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Minnesota Swarm

That was over at the Xcel, right? 

I know, I know.  It's pre season and it was against a team without four regulars and who only played its disinterested best player a total of 20 minutes and 30 seconds, but was kind of fun. 

Let's give the game the Bob Dylan rundown:

  • Blood on the Tracks: Mike Beasley is coming off of his own personal basketball version of a motorcycle accident and a divorce.  He's back on track and he's playing like he has a thing or two to prove to (about?) his ex.  Last night saw a player give a ton of effort at both ends of the court while putting up a scoring line that, while still filled with a few too many bad shots, was good enough: 21 points, 4 rebounds, an even ast/to ratio, 2 block shots,10 trips to the line, and a team-leading +21 in 21 minutes. The bad-enough: a .411 eFG.  The Wolves haven't had this type of potential scorer in forever.  Seriously.  
  • The Freewhellin' Bob Dylan: Someone needs to photoshop Wes Johnson walking with a girl down a snowy New York street.  Who is this kid? It's probably time to give ourselves another pre-season pinch (again, this is really fun to watch...but) because the guy isn't going to shoot .600 from beyond the arc and he still has shown very little ability to create off the dribble or set up teammates, but the guy a) has a quick and pretty jumper and b) is going to get a boatload of corner/wing attempts this year and if he can make anywhere near .400 of them, he's going to look awfully good for a rookie if he can be disruptive on defense and stay healthy.  In other words, he's exactly the reason why Corey Brewer is this team's Live at Budokan: deserving of only 10 minutes on both your ipod and on the court.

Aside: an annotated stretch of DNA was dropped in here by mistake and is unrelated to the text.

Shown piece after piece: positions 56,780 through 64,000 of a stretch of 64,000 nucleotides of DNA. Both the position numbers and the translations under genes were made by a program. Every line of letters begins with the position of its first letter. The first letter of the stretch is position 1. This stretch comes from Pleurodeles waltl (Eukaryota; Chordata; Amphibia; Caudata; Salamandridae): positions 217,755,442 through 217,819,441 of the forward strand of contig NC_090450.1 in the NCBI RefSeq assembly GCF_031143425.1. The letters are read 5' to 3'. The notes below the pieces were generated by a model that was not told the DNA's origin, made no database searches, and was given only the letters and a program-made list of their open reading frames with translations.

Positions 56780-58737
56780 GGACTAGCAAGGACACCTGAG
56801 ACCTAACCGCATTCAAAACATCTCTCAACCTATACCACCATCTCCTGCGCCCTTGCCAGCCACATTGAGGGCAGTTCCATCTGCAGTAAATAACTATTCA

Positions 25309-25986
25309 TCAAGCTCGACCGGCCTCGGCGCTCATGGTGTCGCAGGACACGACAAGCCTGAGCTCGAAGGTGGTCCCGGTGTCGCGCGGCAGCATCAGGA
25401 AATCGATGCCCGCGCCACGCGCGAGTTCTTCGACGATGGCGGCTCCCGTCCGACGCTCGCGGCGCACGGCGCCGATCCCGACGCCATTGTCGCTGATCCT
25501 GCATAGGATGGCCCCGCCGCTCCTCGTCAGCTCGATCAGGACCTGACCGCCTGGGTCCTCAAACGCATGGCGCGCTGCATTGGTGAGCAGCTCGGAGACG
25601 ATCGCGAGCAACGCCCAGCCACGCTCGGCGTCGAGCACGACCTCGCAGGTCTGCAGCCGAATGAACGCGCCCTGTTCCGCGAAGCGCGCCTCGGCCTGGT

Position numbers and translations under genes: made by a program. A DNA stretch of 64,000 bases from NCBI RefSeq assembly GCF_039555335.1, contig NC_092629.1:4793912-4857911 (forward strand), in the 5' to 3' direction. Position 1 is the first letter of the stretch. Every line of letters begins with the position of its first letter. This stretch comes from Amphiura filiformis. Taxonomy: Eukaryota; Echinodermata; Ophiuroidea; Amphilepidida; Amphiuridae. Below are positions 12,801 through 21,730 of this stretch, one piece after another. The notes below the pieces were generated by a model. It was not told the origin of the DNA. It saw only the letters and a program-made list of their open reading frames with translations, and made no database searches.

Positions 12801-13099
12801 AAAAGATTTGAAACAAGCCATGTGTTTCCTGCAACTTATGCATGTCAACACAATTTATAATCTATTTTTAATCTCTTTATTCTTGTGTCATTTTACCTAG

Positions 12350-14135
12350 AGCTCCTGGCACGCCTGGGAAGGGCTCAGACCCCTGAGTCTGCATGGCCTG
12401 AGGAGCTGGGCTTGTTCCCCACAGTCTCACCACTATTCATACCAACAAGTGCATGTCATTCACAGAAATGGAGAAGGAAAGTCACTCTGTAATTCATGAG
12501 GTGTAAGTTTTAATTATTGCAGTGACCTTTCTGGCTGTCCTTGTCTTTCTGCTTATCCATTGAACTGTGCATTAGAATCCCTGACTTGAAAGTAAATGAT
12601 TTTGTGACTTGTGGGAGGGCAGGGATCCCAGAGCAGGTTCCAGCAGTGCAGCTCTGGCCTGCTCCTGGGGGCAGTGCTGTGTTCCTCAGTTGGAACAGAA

• New Morning: Believe it or not, this was as close to a dance album as Mr. Dylan got. The most famous song on the album was The Man in Me, which was featured prominently in The Big Lebowski.  In terms of Our Beloved Puppies, this is as close to loosey-goosey we have seen in a long, long time.  Not exactly a 7SOL or 80s-era Nugget dance extravaganza, but  it's still a happy little ditty where the sign on the window outside of First Avenue clearly says "These Dogs Run Free".  
  • Shot of Love: Too obvious? At first glance, it looks like the most talented kid on the block had a bad game.  "You missed another what?!"  is this year's "You're putting out another born-again Christian album?"  Yeah, well the guy still more than doubled down on any of his teammates on the boards (he grabbed 15 in just under 26 minutes) while shooting .400 from beyond the arc and...ok, he occasionally got beat back on defense when the tempo got a little too crazy and he really needs to start hitting more of his shots in the paint, but still--it's Bob Freaking Dylan people.  At this point we know who and what he is and you live with it.  Remember, just like Bob is, as Pitchfork put it, more a "glorious weirdo" than a true poet, Mr. Love is, was, and always will be an upper-level role player.  He's uber glue.  BTW: This is the album that set Bono off.